Your beloved pet has been with you for years as your companion, protector, and friend. Now, your pet isn't doing so well. The prognosis doesn't look good either.You know you're going to have to make the decision to let go at some point, but when do you know it's time? You probably have many questions going through your mind right now:
- What if he or she recovers?
- Maybe he or she will hang on for a while?
- Is he or she in a lot of pain?
#1: The Vet Reports SufferingA vet often knows the signs of pain in animals. Usually, they can tell by looking in their eyes or seeing how they react when touched. While your pet may not be wincing, whining, or showing signs of pain, it's possible for some animals to suffer in silence. Chances are, if the vet says your pet is suffering, it's true. It may be time to consider euthanasia. Your pet has been so brave and strong all of these years by your side. One of the most compassionate things you can do for your pet at this point is euthanasia, which is quick and painless.
#2: There's Nothing More to DoYour pet may be at the emergency clinic. The veterinarians have done absolutely everything they can do to bring your pet back, but none of the treatments worked. Many pet owners come to the realization that bringing their pet home in a declining condition means delaying the inevitable or keeping him or her alive inside of the clinic possibly hooked to machines and in a small cage is just not right. Usually, they decide to have the veterinarians in the clinic euthanize their pet while there because it cuts out the distress for the pet by moving from one place to the next (going from home to the clinic and back home again).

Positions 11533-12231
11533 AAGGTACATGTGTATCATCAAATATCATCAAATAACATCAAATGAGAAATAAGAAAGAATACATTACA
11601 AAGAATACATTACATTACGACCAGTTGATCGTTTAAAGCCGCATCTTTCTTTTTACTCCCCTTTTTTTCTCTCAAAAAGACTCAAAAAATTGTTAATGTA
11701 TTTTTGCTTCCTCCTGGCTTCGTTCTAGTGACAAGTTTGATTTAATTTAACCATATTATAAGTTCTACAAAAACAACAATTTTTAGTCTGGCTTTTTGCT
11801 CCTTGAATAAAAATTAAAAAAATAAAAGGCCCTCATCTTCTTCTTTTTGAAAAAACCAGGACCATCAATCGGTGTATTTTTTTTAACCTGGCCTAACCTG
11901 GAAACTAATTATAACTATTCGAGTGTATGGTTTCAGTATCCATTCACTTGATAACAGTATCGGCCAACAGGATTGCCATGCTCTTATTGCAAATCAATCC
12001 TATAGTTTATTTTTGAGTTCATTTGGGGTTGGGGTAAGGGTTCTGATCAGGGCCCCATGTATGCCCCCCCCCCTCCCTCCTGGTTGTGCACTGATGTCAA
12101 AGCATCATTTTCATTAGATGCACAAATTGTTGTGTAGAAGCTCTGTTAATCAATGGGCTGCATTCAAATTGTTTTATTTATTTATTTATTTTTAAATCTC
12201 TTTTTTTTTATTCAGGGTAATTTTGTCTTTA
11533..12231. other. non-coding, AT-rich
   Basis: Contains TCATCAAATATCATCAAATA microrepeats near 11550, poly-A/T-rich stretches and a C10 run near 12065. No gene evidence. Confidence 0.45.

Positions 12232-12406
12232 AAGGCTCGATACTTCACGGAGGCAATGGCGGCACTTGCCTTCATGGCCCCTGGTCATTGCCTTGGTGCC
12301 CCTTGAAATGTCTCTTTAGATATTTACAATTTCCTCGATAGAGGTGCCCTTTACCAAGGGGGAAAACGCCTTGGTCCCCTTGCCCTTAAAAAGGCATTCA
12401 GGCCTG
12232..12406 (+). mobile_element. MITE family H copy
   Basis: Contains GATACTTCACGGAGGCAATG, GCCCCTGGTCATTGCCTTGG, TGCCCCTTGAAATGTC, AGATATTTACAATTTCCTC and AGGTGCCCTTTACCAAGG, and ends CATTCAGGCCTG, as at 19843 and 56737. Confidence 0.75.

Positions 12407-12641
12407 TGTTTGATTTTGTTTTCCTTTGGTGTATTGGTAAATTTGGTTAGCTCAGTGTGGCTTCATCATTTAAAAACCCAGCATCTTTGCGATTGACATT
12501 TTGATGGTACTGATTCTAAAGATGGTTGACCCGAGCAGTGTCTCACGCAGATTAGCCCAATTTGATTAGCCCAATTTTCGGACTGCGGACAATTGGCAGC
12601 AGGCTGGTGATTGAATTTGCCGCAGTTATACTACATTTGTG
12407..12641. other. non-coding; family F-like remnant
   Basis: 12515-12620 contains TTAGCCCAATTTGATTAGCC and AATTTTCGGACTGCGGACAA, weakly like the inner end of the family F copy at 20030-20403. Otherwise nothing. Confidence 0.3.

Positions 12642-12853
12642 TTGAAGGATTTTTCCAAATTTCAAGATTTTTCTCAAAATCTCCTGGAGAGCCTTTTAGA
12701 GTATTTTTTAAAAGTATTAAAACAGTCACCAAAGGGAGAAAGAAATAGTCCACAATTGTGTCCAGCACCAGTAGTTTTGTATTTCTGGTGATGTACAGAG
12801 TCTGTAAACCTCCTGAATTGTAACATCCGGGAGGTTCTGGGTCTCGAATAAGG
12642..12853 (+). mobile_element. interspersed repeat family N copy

#3: Quality of Life Is LowThe survival instinct of animals is strong and that instinct may keep them hanging on for quite some time. They may become immobile before eventually passing away on their own. Since the quality of life of a pet is highly diminished when they are immobile, many pet parents decide to euthanize. Immobility doesn't always have to be a deciding factor in euthanizing. If pet parents can tend to the pet's needs with feeding, helping him or her use the bathroom, etc., it can work. However, if there's pain with immobility, it may be best to make the objective decision to end the suffering.
A Personal Decision Only You Can MakeEnding a pet's suffering through euthanasia is a decision only you can make. While you may hear opinions from loved ones around you, the only opinion leading to a decision that matters is yours. Prepare yourself for the end of your pet's natural life cycle by understanding what is going on with your pet, and remind yourself the reasons euthanizing is the best decision. It's a hard thing to do, but it may be the most humane.
Christopher "CJ" Johnson Best Friend Services, owned by CJ Johnson and his wife Tammy, offers a large collection of high quality pet urns to help you grieve the passing of your beloved pet. Our collection includes wood, metal, and ceramic pet urns, as well as figurine pet urns and cremation jewelry. Visit our site at www.bestfriendservices.com.